Wow, seems like you spent almost as much time on this 'ible as you did roasting the pig! Excellent job all the way around.
This is great. I've cooked a number of these and even had then we prepared so they were fully cooked overnight and then taken them to a football game for tailgating. The best was cooking a lamb in a similar style overnight at the Rose Parade. if you haven't tried this.. you should.
studleylee - &quot;Make mes hungry! Would this work on politicians?&quot; <br> <br>No, they are always spouting hot air, besides politicians are full of poison! <br> <br>Makes me hungry for pork.
Brings back great memories of wicked party's, great friends and great pigs! <br>Remember, It takes a lot of beer to roast a pig.
Wow. I'm actually vegan, but this is one awesome party that I would love to be at. I'd just focus more on the cooking of the pig and the eating of the stuffing and of course the drinking of the beer.
You sir, know how to live.
I think there is no bad way to cook a whole pig. I have had them open pit like yours, buried like in the islands, a wood fired brick oven, and a stainless steel cooker. The different methods yield different favors, and they are all good. However, I have come to like the wood oven or the SS cookers a great deal, because they seem to have more of the smokey flavor. <br> <br>Regardless of the method used, the details are pretty much the same. <br> <br>One note of caution, though. If you want a really fresh pig you will be buying it by the pound on the hoof. Just talk with your abbatoir to get the number of servings close.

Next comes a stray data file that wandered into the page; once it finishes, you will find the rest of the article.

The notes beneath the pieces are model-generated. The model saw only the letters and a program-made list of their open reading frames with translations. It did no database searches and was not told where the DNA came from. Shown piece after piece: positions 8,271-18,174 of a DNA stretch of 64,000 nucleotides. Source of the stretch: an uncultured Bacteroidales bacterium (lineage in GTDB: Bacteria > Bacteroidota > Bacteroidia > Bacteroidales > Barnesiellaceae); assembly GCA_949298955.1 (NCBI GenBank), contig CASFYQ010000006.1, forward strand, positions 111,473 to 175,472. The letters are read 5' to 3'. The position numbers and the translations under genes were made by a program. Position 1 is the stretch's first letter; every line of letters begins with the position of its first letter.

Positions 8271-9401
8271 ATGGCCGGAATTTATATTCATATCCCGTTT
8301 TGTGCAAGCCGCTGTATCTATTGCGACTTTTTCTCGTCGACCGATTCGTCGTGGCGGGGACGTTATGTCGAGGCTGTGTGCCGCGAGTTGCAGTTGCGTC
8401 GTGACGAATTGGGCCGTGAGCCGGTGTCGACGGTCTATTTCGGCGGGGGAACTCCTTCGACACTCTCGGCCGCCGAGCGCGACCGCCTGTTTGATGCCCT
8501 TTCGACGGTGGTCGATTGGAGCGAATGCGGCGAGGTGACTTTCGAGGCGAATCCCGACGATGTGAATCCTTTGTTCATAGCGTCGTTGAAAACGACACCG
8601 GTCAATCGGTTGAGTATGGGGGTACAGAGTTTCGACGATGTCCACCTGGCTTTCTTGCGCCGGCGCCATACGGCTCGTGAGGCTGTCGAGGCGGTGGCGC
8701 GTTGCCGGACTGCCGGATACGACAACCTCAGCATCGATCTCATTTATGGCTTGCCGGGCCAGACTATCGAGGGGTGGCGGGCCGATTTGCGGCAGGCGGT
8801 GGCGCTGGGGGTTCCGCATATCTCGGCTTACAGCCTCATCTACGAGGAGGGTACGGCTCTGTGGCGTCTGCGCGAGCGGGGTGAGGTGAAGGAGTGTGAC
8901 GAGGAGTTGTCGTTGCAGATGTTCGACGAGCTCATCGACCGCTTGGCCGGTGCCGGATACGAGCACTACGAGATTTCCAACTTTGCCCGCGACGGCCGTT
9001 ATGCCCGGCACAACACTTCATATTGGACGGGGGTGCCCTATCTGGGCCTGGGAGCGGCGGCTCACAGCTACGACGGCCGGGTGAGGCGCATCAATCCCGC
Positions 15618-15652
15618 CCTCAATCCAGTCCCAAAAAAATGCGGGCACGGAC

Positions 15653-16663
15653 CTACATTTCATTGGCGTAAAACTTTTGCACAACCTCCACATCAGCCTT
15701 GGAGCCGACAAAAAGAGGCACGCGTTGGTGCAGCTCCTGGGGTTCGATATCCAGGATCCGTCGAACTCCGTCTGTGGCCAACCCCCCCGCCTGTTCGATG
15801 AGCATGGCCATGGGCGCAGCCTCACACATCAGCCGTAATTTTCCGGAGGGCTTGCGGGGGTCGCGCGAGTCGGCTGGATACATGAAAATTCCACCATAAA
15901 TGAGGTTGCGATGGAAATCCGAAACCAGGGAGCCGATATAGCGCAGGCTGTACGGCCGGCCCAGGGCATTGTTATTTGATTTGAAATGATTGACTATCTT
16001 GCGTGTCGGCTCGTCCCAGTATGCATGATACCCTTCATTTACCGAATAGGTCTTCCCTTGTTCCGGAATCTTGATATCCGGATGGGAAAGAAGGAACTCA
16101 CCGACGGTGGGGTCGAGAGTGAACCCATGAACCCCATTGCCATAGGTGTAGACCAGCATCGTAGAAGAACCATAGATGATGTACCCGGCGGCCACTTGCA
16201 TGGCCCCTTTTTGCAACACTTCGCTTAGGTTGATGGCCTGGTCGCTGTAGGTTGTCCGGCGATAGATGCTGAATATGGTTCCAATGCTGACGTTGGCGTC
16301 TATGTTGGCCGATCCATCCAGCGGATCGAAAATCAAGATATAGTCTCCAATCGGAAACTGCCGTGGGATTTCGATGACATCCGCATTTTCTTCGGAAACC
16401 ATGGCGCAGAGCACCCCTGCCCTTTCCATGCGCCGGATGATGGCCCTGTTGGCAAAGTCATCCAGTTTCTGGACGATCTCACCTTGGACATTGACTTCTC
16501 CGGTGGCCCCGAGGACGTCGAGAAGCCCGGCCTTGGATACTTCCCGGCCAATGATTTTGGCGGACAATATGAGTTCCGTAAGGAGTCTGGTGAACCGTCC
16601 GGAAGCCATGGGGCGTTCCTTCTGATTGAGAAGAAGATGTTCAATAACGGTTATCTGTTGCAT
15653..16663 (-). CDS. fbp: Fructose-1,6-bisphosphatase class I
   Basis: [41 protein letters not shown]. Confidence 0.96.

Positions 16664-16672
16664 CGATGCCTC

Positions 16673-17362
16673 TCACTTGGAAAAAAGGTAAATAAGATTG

OMGosh! This is amazing! We lived in New Zealand for a year &amp; they did magic things with pigs, too, but they had to dig a massive hole, cover the pig with wet paper or cloths &amp; surround the whole thing with hot river rocks then bury it again - a day-long messy job. I can't imagine how many neighbors want to come by to 'visit' when this baby is roasting. In fact, uh, what's your address? ;~}
Make mes hungry! Would this work on politicians?
Super inspiring. Goal: Do this within 3 years.
Man, that looks like a great party! <br>Roasting a pig on a spit is not easy, I know from experience, you guys are pros. <br>Here in Miami, Florida you can get whole pigs for around $1.50/lb during the holidays and not much more on any day. In the Cuban-American culture one must have, at least, one roasted pork every year and the preparation and roasting is as important as the eating of it. <br>Thanks for sharing.
You could send this to Mother earth news also &amp; post it there too. Great job. If I have time I'll build this kind of pit. It's nice to have everything in one place.
Outstanding Instructable! Your use of materials at hand to &quot;Git r dun&quot; ( tarps, cinder blocks, bricks, roofing hammer to split wood, glass patio tables, etc.) is fantastic! Thanks also for the tips on operating a spit; you gave me a few ideas for when I make mine. <br> <br>Kudos for the fork-vitation; I'm stealing that idea!
Food! I really am hungry now. <br> <br>Also, what is that guy in the picture doing splitting wood with the wrong kind of axe and in sandals? eek.
My friend is an experienced wood splitter. The small hatchet is all we had on hand on the time, we were college students, in a city. I will agree with you however that the sandals are probably not the best idea. Luckily, his toes lived to tell the story.